Dreaming of Nahr al-Bared

An already battered Nahr al-Bared refugee camp in northern Lebanon is still being devastated by the fighting between the Lebanese army and Fatah al-Islam, 16 July 2007. (Paul)


Last week a group of international activists, people from Shatila refugee camp, and a group of people from the Nahr al-Bared displaced committee held a meeting to discuss how to break the media blackout about the siege on Nahr al-Bared refugee camp. One of the men at the meeting asked us, “How do we get the story of our situation into the media on a daily basis so that people will go to sleep at night dreaming of people from Nahr al-Bared?”

How do we get people to place the situation of the displaced from Nahr al-Bared at the forefront of people’s minds? How do we get the media to cover the fact that according to the Palestine Red Crescent Society and Save the Children Sweden there are still 15 minors between the ages of 13-18 years old, 10 people between the ages of 18-35 years old, one 67-year-old man, and 21 women from Fatah al-Islam and 45 of their children trapped inside Nahr al-Bared. Two days ago one 17-year-old and one 19-year-old were killed by the army. Those remaining chose to stay inside the camp when the International Committee of the Red Cross (ICRC) attempted to negotiate their evacuation last week. And while the army allowed the ICRC inside to try to retrieve these people, no aid — neither food nor medicine — was brought into the camp. The army’s position seems to be that allowing aid inside necessarily means that one is supplying Fatah al-Islam. But there are human beings inside, including children, some of whom are under a month old. These children are facing an intense military bombardment every minute. But in this “you’re with us or you’re against us” universe one cannot even provide diapers to children in need.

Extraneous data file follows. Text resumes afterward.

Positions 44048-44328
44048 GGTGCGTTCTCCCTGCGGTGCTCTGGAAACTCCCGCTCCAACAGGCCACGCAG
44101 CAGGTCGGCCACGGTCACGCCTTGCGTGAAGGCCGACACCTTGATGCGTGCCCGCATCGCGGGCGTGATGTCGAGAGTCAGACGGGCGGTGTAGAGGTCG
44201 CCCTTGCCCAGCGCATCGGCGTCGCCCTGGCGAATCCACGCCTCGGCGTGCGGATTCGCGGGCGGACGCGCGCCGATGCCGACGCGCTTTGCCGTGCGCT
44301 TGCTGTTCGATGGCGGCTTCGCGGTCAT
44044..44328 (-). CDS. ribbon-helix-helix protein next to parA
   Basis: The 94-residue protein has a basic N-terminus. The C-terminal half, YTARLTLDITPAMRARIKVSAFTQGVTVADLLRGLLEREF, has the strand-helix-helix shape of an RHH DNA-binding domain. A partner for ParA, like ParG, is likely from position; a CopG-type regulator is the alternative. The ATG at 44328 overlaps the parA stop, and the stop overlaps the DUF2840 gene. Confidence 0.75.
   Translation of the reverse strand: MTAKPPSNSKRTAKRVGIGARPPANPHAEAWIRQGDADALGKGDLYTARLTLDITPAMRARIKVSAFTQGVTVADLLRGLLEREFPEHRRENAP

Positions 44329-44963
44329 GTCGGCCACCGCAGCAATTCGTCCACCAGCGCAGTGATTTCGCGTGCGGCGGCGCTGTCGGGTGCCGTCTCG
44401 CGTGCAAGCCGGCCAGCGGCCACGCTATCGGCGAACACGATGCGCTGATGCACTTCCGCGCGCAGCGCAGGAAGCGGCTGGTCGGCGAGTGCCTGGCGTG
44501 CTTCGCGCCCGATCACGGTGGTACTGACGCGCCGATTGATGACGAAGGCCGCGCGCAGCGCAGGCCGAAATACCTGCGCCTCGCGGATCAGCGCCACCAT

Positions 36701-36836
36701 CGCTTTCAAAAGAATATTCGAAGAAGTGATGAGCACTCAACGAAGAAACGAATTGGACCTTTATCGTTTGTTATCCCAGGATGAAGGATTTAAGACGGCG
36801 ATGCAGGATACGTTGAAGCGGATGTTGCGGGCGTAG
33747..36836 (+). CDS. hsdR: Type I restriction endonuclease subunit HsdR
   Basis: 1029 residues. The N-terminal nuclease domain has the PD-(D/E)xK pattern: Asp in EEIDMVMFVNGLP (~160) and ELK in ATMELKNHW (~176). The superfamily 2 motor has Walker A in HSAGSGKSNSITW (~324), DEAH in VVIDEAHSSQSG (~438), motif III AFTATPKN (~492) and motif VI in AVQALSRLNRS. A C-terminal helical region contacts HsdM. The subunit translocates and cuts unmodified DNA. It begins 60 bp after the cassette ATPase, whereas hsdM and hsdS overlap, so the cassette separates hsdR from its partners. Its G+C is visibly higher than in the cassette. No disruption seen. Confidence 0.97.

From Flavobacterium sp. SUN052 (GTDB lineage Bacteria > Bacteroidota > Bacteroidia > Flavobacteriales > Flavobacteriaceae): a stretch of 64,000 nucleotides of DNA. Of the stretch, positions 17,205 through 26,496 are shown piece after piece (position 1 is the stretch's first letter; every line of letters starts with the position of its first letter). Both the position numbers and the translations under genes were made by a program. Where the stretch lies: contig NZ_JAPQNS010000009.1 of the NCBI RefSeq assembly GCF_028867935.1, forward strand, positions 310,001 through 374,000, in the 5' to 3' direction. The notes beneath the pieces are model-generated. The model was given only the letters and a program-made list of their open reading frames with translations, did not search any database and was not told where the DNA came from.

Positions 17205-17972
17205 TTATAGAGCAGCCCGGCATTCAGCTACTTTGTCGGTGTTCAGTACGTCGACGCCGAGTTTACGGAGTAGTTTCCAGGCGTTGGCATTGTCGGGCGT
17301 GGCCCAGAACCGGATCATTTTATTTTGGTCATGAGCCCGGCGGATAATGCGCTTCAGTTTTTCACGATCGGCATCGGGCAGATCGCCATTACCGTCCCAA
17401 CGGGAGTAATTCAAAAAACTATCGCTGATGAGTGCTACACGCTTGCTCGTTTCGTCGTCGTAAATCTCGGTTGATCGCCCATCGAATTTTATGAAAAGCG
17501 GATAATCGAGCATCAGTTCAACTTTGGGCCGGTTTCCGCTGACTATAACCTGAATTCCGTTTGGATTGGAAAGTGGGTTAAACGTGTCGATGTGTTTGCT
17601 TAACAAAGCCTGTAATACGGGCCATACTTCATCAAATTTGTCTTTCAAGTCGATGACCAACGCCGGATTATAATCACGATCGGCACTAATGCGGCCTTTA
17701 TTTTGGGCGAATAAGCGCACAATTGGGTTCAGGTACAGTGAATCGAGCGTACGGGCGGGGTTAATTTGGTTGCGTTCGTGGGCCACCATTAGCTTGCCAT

As I ate lunch at a friend’s house last week in Baddawi refugee camp, approximately 10 kilometers from Nahr al-Bared refugee camp, I was struck by the intensity of the bombing down the road. Every minute I could feel the vibration of and hear the bombings — several times each minute. With several thousand Palestinians from Nahr al-Bared living in Baddawi I couldn’t stop thinking about the fact that these families who fled this military bombardment must be reliving the trauma of their flight with each bomb each day. Each minute. How does one get the average Lebanese person or the average person more generally to understand, to feel, to work to end this siege? How can the situation be rendered more complex so that aiding families inside Nahr al-Bared is not automatically an indication that one supports Fatah al-Islam?

One reason why the media is asleep at the wheel when it comes to reporting about Nahr al-Bared is because the army is controlling journalists. While they may not be shooting at journalists as they did the first week of the conflict, they continue to keep them at bay. They remain outside the camp and at the mercy of the army for any information about the conflict. Few if any journalists are challenging the army — and those who have are reportedly being sued by the army for writing about the situation in a way that the army does not condone. Welcome to embedded journalism in Lebanon. Applying the US model of media coverage in Iraq, journalists must report from the Lebanese army’s vantage point if they wish to cover the story at all. This form of censorship does not allow for any coverage of the human cost of this war — of the people trapped inside or the people displaced from it.